From the May 1977 issue of the Socialist Standard
In his closing words to the Author's Foreword of Foundations of Christianity (dateline Berlin, 1908), Karl Kautsky wrote:
. . . with the aid of the materialist conception of history . . . the study of the past, far from being mere dilettante antiquarianism, will become a powerful weapon in the struggles of the present, in order to hasten the attainment of a better future.
The future that the Socialist pioneers outlined is not brought any nearer by the widespread employment of Marxist terminology by self-styled socialist or communist governments in the world today. But the Kautsky statement remains sound, nevertheless. A clear understanding of social forces, by the working class, will help enormously in clearing away obstacles to the movement for world Socialism. As it is now, prejudices of many kinds keep workers of varied ethnic and cultural backgrounds apart. The Marxist admonition: "Workers of the world, unite!" is difficult to heed when workers do not understand the significance of the forces that divide them. It is an all-important duty of Socialists to spread knowledge and understanding on this subject. One of the latest examples, in America, of mass confusion is that phenomenal best-seller historical novel and TV extravaganza, Roots.
Now, this is not intended as a review of the book. Suffice it to say that Mr. Haley had set out on a prospecting adventure to unearth his personal roots—a tricky business at best, as we shall see, presently. But if the soundness of his genealogical research is questionable there is no doubt that he has found gold—a veritable gold mine. For, according to press reports, the book has earned him a cool 3 million bucks thus far, with no end to the profits in sight. And even if most who buy the book never actually read it (many blacks, even illiterates from backwater areas, seem to regard it as another Book of the Bible—their personal Gospel), an estimated 130 million people have seen at least a portion of the twelve hours of TV presentation and black Americans now know—or think they know—their roots. This fact, some writers believe, may serve as a spark to kindle a programme of black vengeance against "whitey." The "Establishment" (white and black) can go only so far of course in dispelling the mythology of roots. In this instance a lot of knowledge can be more dangerous than little. Consider:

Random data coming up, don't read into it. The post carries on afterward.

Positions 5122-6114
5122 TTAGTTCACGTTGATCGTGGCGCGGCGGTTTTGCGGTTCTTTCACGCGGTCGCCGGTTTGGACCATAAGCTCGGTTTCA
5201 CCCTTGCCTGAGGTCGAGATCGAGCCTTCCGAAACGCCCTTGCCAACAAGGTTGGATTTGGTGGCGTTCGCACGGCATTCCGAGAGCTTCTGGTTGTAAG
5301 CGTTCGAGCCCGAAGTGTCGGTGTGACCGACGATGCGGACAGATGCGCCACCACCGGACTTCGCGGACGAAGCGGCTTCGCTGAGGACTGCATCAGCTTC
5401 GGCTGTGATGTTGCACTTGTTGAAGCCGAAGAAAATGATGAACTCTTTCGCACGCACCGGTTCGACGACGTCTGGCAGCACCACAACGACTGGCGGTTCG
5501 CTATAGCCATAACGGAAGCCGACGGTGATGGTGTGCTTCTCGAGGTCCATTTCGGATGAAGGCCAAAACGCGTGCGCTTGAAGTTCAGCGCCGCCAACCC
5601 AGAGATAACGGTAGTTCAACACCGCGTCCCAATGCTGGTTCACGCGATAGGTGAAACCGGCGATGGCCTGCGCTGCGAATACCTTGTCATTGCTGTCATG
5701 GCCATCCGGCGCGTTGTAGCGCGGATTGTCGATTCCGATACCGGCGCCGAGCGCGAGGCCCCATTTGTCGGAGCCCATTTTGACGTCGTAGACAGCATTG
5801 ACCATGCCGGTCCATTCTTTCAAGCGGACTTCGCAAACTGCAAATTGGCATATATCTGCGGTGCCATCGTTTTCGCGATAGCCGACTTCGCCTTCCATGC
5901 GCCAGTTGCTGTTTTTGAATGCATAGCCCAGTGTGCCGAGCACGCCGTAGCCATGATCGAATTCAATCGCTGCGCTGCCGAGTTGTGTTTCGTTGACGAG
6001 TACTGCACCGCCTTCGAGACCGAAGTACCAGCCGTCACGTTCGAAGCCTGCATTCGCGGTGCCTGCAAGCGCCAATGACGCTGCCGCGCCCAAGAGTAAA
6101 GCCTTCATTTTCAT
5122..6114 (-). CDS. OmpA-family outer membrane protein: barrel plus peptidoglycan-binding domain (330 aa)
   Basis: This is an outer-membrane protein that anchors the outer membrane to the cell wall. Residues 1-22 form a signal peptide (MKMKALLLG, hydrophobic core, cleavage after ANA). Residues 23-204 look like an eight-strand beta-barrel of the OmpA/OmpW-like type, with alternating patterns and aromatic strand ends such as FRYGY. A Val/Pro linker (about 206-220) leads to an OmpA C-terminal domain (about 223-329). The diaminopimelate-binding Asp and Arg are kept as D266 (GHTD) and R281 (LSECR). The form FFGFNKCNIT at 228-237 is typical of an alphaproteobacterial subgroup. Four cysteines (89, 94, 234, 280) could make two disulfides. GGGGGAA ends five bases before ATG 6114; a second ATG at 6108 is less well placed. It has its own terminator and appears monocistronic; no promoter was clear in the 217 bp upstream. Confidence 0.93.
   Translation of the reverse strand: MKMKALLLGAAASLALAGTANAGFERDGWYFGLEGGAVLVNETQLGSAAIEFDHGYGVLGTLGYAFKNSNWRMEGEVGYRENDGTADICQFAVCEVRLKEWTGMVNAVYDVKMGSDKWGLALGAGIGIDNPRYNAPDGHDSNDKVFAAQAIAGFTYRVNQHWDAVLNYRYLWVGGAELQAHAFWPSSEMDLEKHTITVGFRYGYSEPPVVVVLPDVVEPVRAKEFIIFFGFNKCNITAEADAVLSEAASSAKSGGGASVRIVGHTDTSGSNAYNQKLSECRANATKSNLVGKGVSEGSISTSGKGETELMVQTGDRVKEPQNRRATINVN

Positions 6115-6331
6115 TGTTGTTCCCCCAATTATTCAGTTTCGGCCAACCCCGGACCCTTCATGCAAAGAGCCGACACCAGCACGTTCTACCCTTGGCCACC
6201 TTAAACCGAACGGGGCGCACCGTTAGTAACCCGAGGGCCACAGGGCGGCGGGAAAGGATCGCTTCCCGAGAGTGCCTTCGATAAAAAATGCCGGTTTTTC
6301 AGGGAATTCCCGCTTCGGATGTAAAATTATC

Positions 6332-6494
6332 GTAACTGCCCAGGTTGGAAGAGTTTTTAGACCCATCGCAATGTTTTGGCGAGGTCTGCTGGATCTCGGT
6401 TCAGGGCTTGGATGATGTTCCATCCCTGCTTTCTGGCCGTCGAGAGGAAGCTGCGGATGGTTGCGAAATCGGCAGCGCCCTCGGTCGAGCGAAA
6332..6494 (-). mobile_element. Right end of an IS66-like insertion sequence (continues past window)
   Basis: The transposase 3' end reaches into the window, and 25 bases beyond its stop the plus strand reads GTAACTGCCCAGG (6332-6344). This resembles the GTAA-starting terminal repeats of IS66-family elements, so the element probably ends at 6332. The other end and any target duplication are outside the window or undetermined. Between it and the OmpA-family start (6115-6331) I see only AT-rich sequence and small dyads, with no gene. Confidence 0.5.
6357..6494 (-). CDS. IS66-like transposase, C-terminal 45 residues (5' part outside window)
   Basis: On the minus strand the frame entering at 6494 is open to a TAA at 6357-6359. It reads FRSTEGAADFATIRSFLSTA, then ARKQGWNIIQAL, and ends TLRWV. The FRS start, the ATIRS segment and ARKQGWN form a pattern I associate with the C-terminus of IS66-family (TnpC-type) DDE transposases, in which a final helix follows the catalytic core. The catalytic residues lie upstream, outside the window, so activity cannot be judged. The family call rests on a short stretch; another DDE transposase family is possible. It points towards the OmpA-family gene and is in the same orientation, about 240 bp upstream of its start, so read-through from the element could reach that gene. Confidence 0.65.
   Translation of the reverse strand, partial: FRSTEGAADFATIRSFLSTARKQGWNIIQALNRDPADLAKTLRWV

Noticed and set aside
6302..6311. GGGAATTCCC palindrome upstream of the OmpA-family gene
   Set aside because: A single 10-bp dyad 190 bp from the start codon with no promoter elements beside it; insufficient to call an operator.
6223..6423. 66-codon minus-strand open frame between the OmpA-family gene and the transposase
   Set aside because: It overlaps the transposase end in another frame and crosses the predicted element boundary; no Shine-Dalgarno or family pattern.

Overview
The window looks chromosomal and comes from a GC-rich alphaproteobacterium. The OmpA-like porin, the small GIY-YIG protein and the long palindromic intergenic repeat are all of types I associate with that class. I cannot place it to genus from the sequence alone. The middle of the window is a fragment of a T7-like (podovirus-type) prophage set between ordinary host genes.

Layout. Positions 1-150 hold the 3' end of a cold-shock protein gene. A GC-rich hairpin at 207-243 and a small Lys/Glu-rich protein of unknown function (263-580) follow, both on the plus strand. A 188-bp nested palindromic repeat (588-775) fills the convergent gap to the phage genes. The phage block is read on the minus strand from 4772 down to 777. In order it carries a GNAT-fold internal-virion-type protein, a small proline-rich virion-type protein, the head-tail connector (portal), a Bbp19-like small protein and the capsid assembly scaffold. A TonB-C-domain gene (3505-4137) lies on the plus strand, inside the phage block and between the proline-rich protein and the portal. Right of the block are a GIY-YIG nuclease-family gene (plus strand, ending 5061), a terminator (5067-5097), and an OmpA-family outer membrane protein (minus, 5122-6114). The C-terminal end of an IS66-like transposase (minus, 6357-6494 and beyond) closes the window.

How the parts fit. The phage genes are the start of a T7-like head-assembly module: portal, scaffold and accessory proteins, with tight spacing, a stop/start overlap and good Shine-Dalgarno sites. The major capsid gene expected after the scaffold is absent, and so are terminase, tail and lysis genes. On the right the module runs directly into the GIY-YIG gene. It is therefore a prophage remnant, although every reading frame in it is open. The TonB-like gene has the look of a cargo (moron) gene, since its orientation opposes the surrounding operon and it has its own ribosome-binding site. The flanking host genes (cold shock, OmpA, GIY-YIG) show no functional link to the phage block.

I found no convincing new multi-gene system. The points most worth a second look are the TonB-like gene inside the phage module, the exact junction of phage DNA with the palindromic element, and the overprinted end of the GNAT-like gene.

The central hero, "Kunta Kinte," according to oral "historian" who gave him the "facts", was Haley's grandfather seven generations back. Now, "Kinte" may have been real and a direct ancestor of Haley's but it is a safe bet that not even Kinte's roots were all black, let alone Alex Haley's. For remote as Kinte's village may have been it was obviously not that remote and white traders, particularly slave traders, were frequent visitors to the area as long and longer ago than seven generations. But Haley, as do militant "Afro-Americans" generally, prefers to disown—or least not acknowledge—his "white" genes. (In that department, of course, he is no worse than "whites" who prefer not to contemplate their "black", or "yellow" or whatever ancestors). The fact is, that one need do is estimate the number of one's ancestors ten or fifteen generations back to burst bubble. Only through a practice of strict in-breeding through the generations could any of us, today, be considered "pure"! There can be no question about it: we all have the same roots. Migrations and invasions throughout history, have assured that.
But there is more to the confusion surrounding Haley's opus than one's genealogy. "Kunta Kinte", in the Haley chronicle, epitomizes the resistance which modern black-oriented historians prefer to believe black chattels gave their masters. That this was actually the case remains, at best, debatable. What is unquestionable, however, was the callous brutality of the slave trade. But even here is confusion because it is difficult, indeed, to surmount the morals of one's times. Trading in human chattels was legal (in varying degrees) for centuries and in pre-Civil War America some of the most highly respectable families were engaged in one or another facet of it. The morals of a society are established, generally, by the ruling class. Chattel Slavery was Big Business and, therefore, respectable. It was the Abolitionist, who was the non-conformist and trouble-maker, not the slave owner or slave trader. William Lloyd Garrison and Wendell Philips have schools named after them, today, but it was a different matter when they were flaying Slavery and its beneficiaries in pre-Civil War United States of America.
And ponder, for a moment, on how few in our times see anything abhorrent about the relationships of wage-labour and capital, how few see it as a "higher" form of slavery. The chains are figurative but nonetheless real. Most of the population is bound for life to a class that owns the means and instruments of wealth production and distribution. An end to all slave relationships, including capitalism in all its forms, is possible but not without unification of the working class for the express purpose of establishing world socialism, immediately. And the dispelling of the mythology of roots will be a big help toward that goal.
Harmo, WSP Boston.